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1806 Gilt Proof Farthing P-1387 Ex. Watt Jr. With Shells





Coin Details

Item Description: 1/4P 1806 G.britain GILT PATTERN JAMES WATT JR
Owner: coinsandmedals

Owner Comments:

Note the scratches that appear in the pictures are on the slab, not the coin. This will eventually find its way into a new holder.

Up to this point I had resisted adding anything other than impaired gilt specimens to my collection. In part, this is because the gilt specimens often demand stronger prices that I could not justify given their relative market availability. I told myself that I would only stagger from this stance if given the chance to add a truly special gilt piece to my collection. Thanks to the generosity of a like-minded collector, this opportunity came to fruition recently. This particular coin checks several boxes. It has retained its original silver-lined brass shells, its pedigree can be traced over centuries to the Watt Jr. Collection, and it is my first ultra-cameo designated coin in this set. Oh, I should also mention that it is absolutely stunning to view in hand! I am just not sure what else a collector would seek. The Watt Jr. collection appeared at a 2002 London auction. Looking over the catalog, this particular coin either belonged in part to lot numbers 350, 351, 352, or 353. As mind-blowing as it seems today, these lots consisted of date runs for all denominations in bronze and gilt finishes! Peck classifies this variety (P-1387) as a scarce late Soho strike.

Obverse: Peck (1964) classifies this obverse design as portrait one, which is noted by the use of incuse lines to render the hair detail in his whiskers just above the ear. Additionally, the two lowest leaves in the wreath are overlapped by stray hairs. In general, the design is much like that of the Penny and Halfpenny of the same year. King George III is depicted facing right with a wreath of 10 leaves, which is tied behind his neck by a riband of two loops and two ends that point down and run along the back of his neck. The lowest loop of the riband is attached and forms a perfect loop. A brooch of 7 perfectly formed jewels on the right shoulder catches the drapery. The lowest fold of the drapery is plain, which encloses an incuse letter “K.”. The legend is contained within a thin raised rim and toothed border and is as follows: GEORGIUS III · D: G · REX. with the date “1806” appearing at the bottom below the bust. As one would expect from an ultra-cameo designated piece, this coin exhibits an insane degree of contrast between the main devices and the deep rich gold fields.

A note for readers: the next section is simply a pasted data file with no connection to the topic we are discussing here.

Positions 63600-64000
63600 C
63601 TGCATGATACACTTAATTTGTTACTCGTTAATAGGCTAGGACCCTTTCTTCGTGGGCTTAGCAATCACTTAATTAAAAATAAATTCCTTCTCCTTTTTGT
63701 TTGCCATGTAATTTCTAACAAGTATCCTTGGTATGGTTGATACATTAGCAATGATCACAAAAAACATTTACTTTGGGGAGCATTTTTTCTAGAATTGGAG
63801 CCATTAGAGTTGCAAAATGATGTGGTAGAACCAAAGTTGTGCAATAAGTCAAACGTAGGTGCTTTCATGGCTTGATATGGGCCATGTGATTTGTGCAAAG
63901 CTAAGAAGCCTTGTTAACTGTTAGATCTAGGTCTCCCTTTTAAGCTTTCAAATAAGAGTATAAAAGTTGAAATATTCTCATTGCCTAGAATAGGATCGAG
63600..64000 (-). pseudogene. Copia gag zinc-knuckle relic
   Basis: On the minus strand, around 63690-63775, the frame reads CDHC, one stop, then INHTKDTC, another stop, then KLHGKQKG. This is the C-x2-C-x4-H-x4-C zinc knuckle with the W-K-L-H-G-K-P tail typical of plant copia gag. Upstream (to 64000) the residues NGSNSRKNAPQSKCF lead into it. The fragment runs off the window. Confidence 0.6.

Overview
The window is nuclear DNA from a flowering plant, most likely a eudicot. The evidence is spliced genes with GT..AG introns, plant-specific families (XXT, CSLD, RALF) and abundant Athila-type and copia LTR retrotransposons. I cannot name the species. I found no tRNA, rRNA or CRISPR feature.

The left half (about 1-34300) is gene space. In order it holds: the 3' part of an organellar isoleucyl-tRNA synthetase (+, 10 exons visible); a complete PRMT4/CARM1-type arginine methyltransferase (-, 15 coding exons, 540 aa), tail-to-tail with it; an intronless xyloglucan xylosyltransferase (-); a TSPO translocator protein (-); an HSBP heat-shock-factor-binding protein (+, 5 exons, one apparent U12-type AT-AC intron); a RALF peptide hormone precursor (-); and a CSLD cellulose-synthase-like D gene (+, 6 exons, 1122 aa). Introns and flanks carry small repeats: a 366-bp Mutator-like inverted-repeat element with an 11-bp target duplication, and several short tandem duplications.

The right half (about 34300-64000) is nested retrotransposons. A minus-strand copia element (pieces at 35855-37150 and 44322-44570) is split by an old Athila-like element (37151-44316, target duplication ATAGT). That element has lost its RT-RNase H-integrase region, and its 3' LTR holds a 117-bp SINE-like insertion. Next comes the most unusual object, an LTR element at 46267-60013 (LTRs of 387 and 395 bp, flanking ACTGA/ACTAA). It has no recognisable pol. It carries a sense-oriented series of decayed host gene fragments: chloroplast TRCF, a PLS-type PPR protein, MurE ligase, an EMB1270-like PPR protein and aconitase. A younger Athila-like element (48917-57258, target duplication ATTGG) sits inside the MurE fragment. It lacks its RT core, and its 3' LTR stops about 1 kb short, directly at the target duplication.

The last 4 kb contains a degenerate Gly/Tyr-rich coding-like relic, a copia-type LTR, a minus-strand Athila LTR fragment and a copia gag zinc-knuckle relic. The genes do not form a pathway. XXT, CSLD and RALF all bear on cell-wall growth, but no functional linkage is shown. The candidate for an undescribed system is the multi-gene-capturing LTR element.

Reverse: The reverse design depicts Britannia seated facing left wearing a close-fitting drapery sitting on a rock surrounded by waves. Peck (1964) specifically mentions that her hair is waved on top. Her right arm is extended, and her hand holds an olive branch with seven leaves and no berries. All of the leaves are attached to the twig. Her left arm is down with a trident clasped in her hand, of which the middle prong points to the right side of the middle of the 2nd “N” in Britannia. An oval shield that adorns the crosses of St. George and St. Andrew (heraldically colored) is to her left side. To the right of the shield is a banner with the Soho mint mark which reads “SOHO”. Please note that a line is present under the mintmark. To the left of the shield is the letter K. A 3-masted warship appears in the sea in front of her. The sea is not curved like that of the 1799 halfpennies but is instead straight, leaving a clear exergue. The legend BRITANNIA is contained within a thin outer rim and a toothed border (even spacing).

Edge: Grained

Notes: This piece is a remarkable addition to my growing collection of coins, tokens, and medals that once resided in either the Watt Jr. or Boulton Family collections. It is also a notable deviation from the norm as it stands alone as the only non-impaired gilt proof in my collection. The degree of preservation paired with the unique history of its origin make this a true one-of-a-kind specimen, and I am deeply honored to be its current curator. Without a doubt, this piece has earned a permanent coveted spot in my box of 20. Eventually, I will have this piece placed in a new holder, but for now, I plan to enjoy it as is.

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